ClinicSpeak: FES, foot drop and reduced energy expenditure

MS Lobby: do you have access to a Walking clinic and FES? #ClinicSpeak #MSBlog #MSResearch

“I did my first clinic yesterday after returning from sabbatical. It felt good doing what I was trained to do; helping MSers live their lives in the best way possible. In clinic yesterday I saw three patients who I will be referring for an assessment for functional electrical stimulation, or FES, to help with a foot drop. All these patients were at high risk of falls due to their foot dragging and catching whilst walking; in fact all three of these patients had recently had falls. In addition, to the risk of falls the energy costs of a dragging foot are not insignificant; it takes energy to lift a heavy leg higher than it needs to be lifted to walk. The study below shows this elegantly in MSers with slower walking speeds. Other benefits of FES are not only safer and more energy efficient walking, but faster walking; you simply get from point A to B quicker. The big problem we face in the UK is that access to walking clinics and FES is patchy. I am aware that in certain areas of the country the local CCGs (clinical commissioning groups) simply won’t pay for FES despite it being a relatively cheap intervention and one that works. When it comes to  FES the NHS post-code lottery is alive and kicking; ‘kicking MSers in the teeth’.”

“I am currently chairing a lobby group to try and widen access to early early effective treatments and to drive adoption of treat-2-target of NEDA. Maybe we should set-up a petition to widen access to walking clinics for MSers and to allow access to FES?

Epub: Miller et al. The impact of walking speed on the effects of functional electrical stimulation for foot drop in people with multiple sclerosis. Disabil Rehabil Assist Technol. 2015 Mar 31:1-6.

PURPOSE: Functional electrical stimulation (FES) is effective in assisting MSers with gait. Previous studies have investigated the effects of FES in MSers with slow self-selected walking speeds (SSWS). This study reports on the effect of the Odstock Dropped Foot Stimulator (ODFS) on the speed and oxygen (O2) cost of gait in MSers walking at a range of SSWS.

METHODS: Twenty MSers (mean age 50.4 ± 7.3 years) currently using FES walked at their SSWS for 5 min with and without FES. O2 cost of gait was measured using a gas analysis system, and gait speed was calculated. Data were analysed for all participants, and comparisons were made between those with a SSWS < and >0.8 m/s (walking speed required for community ambulation).

RESULTS: Significant improvements in the speed and O2 cost of gait were seen using FES in the group with SSWS <0.8 m/s (n = 11, p = 0.005). When participants’ SSWS >0.8 m/s, no difference in gait speed was noted, and a significant increase in O2 cost of gait using FES (n = 9, p = 0.004) was noted.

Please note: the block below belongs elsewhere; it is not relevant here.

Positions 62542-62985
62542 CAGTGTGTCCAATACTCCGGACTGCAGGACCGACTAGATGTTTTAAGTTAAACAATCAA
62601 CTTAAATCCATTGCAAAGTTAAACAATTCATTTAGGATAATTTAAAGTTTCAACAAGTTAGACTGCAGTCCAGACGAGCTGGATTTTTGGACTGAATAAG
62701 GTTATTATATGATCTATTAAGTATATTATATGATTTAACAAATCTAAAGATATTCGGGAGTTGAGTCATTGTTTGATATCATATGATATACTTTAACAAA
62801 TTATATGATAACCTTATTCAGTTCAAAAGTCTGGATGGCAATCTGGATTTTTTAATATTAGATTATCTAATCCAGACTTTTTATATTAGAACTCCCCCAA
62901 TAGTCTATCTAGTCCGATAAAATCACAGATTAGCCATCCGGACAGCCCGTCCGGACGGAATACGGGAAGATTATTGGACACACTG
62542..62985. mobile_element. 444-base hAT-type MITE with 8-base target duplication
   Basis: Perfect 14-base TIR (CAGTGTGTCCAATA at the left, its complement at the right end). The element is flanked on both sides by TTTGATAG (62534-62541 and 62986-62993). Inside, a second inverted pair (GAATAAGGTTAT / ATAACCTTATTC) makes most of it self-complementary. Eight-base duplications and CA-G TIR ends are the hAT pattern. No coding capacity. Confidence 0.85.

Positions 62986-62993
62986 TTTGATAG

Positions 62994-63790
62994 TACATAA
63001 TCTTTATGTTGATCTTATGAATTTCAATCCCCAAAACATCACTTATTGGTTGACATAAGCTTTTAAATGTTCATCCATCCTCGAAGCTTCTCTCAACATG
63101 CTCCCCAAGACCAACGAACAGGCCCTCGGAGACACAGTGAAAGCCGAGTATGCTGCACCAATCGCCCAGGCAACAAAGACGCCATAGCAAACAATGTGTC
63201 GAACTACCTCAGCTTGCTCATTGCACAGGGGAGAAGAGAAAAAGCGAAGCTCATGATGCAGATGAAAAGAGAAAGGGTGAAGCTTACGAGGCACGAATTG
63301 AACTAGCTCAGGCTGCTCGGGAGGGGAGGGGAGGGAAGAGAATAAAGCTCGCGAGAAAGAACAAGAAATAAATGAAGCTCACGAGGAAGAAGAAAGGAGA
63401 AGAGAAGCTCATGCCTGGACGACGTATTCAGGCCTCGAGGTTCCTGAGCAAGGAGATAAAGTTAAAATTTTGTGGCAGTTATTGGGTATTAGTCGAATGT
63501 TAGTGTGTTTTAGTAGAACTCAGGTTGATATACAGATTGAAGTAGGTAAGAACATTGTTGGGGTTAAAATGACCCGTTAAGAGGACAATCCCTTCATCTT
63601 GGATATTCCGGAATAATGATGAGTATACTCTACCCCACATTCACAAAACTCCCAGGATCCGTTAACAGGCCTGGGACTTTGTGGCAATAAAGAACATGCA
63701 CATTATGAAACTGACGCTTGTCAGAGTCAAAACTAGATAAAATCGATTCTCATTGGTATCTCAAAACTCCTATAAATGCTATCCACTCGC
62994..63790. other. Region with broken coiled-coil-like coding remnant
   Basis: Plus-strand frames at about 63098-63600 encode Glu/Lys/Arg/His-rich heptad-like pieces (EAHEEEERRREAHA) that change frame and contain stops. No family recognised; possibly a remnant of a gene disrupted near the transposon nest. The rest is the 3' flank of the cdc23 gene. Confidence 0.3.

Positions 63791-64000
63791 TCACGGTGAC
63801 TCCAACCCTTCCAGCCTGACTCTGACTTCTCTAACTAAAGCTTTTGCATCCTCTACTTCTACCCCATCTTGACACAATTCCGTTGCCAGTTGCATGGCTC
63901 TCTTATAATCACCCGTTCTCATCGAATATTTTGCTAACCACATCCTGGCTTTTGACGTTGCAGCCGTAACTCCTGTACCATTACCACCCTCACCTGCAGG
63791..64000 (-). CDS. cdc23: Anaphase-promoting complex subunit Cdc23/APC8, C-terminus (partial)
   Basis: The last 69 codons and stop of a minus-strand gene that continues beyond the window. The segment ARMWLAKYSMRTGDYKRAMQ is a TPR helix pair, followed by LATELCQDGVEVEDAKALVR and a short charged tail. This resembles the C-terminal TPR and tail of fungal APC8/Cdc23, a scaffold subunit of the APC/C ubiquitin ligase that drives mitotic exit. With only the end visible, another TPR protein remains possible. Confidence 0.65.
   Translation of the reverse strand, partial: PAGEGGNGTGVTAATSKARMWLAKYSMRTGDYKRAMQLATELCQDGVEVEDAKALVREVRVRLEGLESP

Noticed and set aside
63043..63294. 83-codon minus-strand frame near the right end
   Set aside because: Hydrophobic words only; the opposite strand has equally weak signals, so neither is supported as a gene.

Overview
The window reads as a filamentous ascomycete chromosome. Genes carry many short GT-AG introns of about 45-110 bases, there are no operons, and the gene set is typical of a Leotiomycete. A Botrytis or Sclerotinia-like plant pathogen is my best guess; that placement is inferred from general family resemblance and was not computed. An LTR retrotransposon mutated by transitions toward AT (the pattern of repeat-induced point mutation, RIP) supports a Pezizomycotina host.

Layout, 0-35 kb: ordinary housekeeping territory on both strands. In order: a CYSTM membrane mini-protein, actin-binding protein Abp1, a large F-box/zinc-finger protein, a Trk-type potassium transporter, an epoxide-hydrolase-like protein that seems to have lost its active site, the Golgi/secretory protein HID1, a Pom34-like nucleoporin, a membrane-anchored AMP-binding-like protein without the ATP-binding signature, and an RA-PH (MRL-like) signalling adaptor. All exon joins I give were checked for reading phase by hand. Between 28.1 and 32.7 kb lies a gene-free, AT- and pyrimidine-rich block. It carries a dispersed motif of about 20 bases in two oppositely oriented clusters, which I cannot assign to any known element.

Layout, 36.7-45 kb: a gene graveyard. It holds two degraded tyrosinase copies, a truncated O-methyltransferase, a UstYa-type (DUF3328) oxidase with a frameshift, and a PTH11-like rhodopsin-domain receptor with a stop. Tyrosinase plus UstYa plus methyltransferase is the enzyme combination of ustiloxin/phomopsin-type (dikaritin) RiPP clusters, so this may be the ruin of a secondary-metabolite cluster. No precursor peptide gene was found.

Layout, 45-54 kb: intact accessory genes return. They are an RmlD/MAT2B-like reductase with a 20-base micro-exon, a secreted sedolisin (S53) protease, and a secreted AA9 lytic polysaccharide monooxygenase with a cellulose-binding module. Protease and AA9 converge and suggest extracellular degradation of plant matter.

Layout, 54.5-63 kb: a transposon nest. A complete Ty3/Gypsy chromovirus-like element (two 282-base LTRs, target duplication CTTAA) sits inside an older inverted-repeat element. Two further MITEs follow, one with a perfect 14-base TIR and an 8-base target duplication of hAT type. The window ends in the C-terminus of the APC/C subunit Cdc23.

CONCLUSION: FES has a different effect on the speed and O2 cost of gait dependent on the SSWS of MSers. This requires further investigation. Implications for Rehabilitation Functional electrical stimulation (FES) used for foot drop is effective in improving the speed and oxygen cost of walking in MSers walking at SSWS <0.8 m/s. FES does not seem to have a beneficial effect on the speed and oxygen cost of walking in pwMS walking at SSWS >0.8 m/s. Further research is needed to understand the possible mechanisms involved so that FES for foot drop can be efficiently prescribed.

5 thoughts on “ClinicSpeak: FES, foot drop and reduced energy expenditure”

  1. Do MSers burn more calories than non MSers because of their greater expenditure of energy when doing things? Do MSers need to eat more the way athletes do?

  2. FES, totally changed my life. I have gone from a frequent faller, over 3 times a week to someone who rarely falls over. I used to use a MuSmate, a mechanical device to lift the foot. Using an FES my balance is better, I fall over less than once every two weeks and walking is easier. FES has made a huge improvement to my life.

  3. It worked well for me, although I always had to pay (£200 every visit, which covered a 90 minute appointment and all the kit). I had researched it myself – my GP had never heard of FES. It helped with the foot drop but it couldn't prevent the musculo-skeletal damage to the knee which was the product of years of hyperextension/abnormal gait. After eight years or so, the physio at the FES clinic recommended a switch to a Fellauer Dynamic Walk orthotic. (It was either this or knee surgery). The hospital's orthotic dept had never heard of it: fortunately, the orthotist had trained with my physio at the FES centre so was persuaded by her. The DW is carbon steel, light as a feather and supports the back of the calf, so it encourages correct knee alignment and movement. With it, I can walk faster and for far longer. Conclusion: my experience mirrors what your post says. Access to treatment is inadequate overall; expertise of medical professionals is uneven – and if I hadn't done the groundwork myself, where would I be now? Scary stuff.

  4. Prof G,Welcome back. It´s good to have the captain back at the helm. While the cat´s away, the mice will play….. Don´t been too hard on your long tailed colleagues. You pay peanuts, you get..mice. Have you come back with any big ideas / projects?

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